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Saving Your Humanity: Not Just Another Item on Your Multi-Cultural To-Do List

Psyched in San Francisco Editors ChoiceAs an immigrant Woman of Color*, who is also a therapist, I live and work at the intersection of race, class, culture, gender, immigration and trauma. The themes of racism, discrimination and microaggressions tend to be front and center in my professional life, as much as they are in my personal life.

Because I’ve been a person a lot longer than I have a therapist, I’ll start with the personal first. I spent the first 20 years of my life in India on a steady diet of Bollywood, Chai and conversations that seamlessly switched languages from Hindi to English to Bangla to English to Tamil and back again. My perspective was continuously challenged and expanded by the contradictions that make India so unique; picture an old temple priest reading scriptures on his iPad, or the Armani-wearing gentleman who steps out of his Lamborghini to savor his masala chai out of a chipped glass at a decrepit tea shack.

Psyched Rajani humanity

I have now spent about 20 years making my home in the Bay Area, accumulating many of those experiences that qualify as an American life in the global media. From cross-country roadtrips to camping, from Craigslist to cat videos and citizenship, I’ve amassed a wealth of experiences that seem to locate my life more securely within this context. I’ve attended a wedding performed by Elvis in Las Vegas and crushed grapes with bare feet in Napa. I understand American guilty pleasures, and even have a few of my own. Furthermore, I can skillfully recap just the right Seinfeld or Friends episode to emphasize what I’m saying.

Now in some weird world, having spent two decades in each country would make my perspective 20/20! While that is far from true, the thing I do know about these two worlds is my own experience!

I know what it feels like when I belong, and what it feels like when I long to belong. I know what it felt like for me to grow up in the dominant category of Hindu Brahmin in India, and how my own privilege was invisible to me. I also know what it feels like for me now, when I stew in the discomfort of being othered, of feeling alone, of feeling tokenized or uniquely located, and yet completely missed. In short, I often feel the familiar ache of being brown in America. I have also come to see that as a therapist of Color, I hold a place of privilege amongst those who have been othered in similar ways. My professional address is at this bustling junction where my understanding of privilege and oppression intersect.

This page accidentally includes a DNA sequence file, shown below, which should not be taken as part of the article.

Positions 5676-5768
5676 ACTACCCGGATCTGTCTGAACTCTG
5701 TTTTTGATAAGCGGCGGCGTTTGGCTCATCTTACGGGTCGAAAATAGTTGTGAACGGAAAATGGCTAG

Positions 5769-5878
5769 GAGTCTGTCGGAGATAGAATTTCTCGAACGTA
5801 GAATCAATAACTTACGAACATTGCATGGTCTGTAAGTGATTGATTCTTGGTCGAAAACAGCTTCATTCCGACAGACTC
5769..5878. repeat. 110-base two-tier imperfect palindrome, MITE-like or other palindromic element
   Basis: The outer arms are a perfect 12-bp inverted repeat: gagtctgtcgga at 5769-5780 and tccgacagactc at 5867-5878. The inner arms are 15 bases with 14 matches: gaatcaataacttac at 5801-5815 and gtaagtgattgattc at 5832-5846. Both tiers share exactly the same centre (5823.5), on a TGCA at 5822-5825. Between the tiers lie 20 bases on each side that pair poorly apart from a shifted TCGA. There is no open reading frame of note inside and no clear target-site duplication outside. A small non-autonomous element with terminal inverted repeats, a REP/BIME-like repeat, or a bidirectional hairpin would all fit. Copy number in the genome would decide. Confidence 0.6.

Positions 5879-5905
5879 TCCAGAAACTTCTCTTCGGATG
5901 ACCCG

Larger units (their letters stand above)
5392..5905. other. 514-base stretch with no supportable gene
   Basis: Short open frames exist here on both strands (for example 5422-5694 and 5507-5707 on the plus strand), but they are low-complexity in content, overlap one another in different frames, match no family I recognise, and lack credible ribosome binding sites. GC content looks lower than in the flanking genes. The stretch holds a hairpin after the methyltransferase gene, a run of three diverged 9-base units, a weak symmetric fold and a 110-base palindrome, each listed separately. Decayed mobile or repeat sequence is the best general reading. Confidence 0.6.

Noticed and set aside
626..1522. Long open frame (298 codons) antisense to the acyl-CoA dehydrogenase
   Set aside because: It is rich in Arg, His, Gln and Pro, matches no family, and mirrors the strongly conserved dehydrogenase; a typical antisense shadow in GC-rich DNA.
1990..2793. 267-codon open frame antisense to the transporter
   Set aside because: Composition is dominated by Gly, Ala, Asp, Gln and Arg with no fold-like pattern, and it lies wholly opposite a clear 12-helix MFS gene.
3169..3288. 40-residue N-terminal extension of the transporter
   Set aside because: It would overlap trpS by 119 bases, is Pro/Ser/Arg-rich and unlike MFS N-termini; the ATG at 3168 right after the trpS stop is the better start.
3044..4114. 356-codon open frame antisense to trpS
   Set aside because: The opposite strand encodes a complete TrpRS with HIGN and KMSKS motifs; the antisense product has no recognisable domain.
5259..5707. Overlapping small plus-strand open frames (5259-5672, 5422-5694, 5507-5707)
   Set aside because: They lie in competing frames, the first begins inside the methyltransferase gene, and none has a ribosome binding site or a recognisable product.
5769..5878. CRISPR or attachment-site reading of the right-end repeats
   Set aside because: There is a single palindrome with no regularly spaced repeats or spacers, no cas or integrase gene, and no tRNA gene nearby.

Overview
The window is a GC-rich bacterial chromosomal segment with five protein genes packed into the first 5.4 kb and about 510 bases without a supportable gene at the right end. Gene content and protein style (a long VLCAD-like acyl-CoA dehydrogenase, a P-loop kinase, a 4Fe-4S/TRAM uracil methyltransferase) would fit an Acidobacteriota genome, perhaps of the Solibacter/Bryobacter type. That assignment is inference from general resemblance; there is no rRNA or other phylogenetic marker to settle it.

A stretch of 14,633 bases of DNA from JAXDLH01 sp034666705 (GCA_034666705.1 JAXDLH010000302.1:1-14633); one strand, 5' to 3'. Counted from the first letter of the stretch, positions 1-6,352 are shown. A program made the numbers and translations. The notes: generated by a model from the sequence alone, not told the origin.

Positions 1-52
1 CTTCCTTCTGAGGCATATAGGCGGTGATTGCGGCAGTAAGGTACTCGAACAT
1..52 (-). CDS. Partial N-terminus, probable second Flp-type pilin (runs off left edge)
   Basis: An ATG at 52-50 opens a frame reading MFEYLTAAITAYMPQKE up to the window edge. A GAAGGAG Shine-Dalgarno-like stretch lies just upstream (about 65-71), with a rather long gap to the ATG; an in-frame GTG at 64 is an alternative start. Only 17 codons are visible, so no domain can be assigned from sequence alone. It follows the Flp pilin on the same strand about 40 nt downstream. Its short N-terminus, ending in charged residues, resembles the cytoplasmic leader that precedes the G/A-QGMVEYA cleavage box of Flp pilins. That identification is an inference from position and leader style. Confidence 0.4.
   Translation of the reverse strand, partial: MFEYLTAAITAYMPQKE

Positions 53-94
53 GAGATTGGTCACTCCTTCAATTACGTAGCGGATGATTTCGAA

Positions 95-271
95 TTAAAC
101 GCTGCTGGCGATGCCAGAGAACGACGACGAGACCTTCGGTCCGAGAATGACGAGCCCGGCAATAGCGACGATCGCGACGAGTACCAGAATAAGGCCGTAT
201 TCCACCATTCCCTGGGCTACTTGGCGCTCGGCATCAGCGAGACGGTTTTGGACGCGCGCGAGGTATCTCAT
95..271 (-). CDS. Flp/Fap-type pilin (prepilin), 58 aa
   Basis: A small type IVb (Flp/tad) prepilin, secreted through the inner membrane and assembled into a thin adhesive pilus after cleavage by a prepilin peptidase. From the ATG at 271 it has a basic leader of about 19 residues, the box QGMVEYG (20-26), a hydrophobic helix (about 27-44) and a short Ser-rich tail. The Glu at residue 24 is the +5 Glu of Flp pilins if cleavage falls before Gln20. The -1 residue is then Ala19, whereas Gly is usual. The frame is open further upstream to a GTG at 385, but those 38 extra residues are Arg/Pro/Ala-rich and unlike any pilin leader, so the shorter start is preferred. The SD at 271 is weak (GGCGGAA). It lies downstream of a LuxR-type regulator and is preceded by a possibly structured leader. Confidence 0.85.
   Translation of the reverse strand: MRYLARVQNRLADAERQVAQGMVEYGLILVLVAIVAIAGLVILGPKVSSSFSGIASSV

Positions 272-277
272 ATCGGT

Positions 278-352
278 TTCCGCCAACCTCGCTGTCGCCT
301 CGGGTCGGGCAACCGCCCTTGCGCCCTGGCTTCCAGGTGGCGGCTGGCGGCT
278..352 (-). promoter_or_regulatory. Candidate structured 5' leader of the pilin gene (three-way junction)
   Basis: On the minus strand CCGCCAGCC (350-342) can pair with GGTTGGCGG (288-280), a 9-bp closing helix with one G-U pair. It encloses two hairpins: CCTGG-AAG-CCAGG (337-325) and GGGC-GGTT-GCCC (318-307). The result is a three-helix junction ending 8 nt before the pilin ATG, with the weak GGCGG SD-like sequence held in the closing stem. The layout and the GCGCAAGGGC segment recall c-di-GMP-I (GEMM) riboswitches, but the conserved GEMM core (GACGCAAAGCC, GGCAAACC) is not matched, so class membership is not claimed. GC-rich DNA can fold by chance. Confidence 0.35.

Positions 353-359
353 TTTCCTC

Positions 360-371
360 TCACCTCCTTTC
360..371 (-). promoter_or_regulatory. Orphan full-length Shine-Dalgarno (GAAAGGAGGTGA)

A majority of my clients are People of Color who find me because they want to work with someone who (has experienced and therefore) understands the struggle to be seen, heard and validated in White America. It is not unusual for clients to share something in session, followed by: “I didn’t feel comfortable telling my previous therapist because it might have made her uncomfortable” or “My therapist never talked about race, so I didn’t mention it either” or “There were times she just didn’t get it, but I’m used to White people not getting it, so I just let it go.

As an immigrant Woman of Color, I have sat on both sides of the couch and decry the myth of therapist neutrality. Western therapy is culture bound, and the culture within which we practice pervades the therapeutic alliance as well. Therefore, race is a part of psychotherapy and when we ignore it, we perpetuate two dominant myths.

Myth # 1: Issues of race affect only People of Color

Myth # 2: White people do not have a race or are somehow “above” this conversation

As a professional, I am aware of the way in which my training in Western Psychotherapy makes me complicit in the reproduction of certain social norms that disadvantage clients of Color. When we think of therapy as neutral or of the therapist as endorsing universal values, we fail to see the dominant culture & the value system within which Western Psychotherapy is embedded.

When we shift the paradigm to acknowledge that each person in the therapeutic dyad belongs to a specific culture that has its own unique set of values, we begin to co-create a more productive dialog about race, culture, gender, class, values and their intersectionality.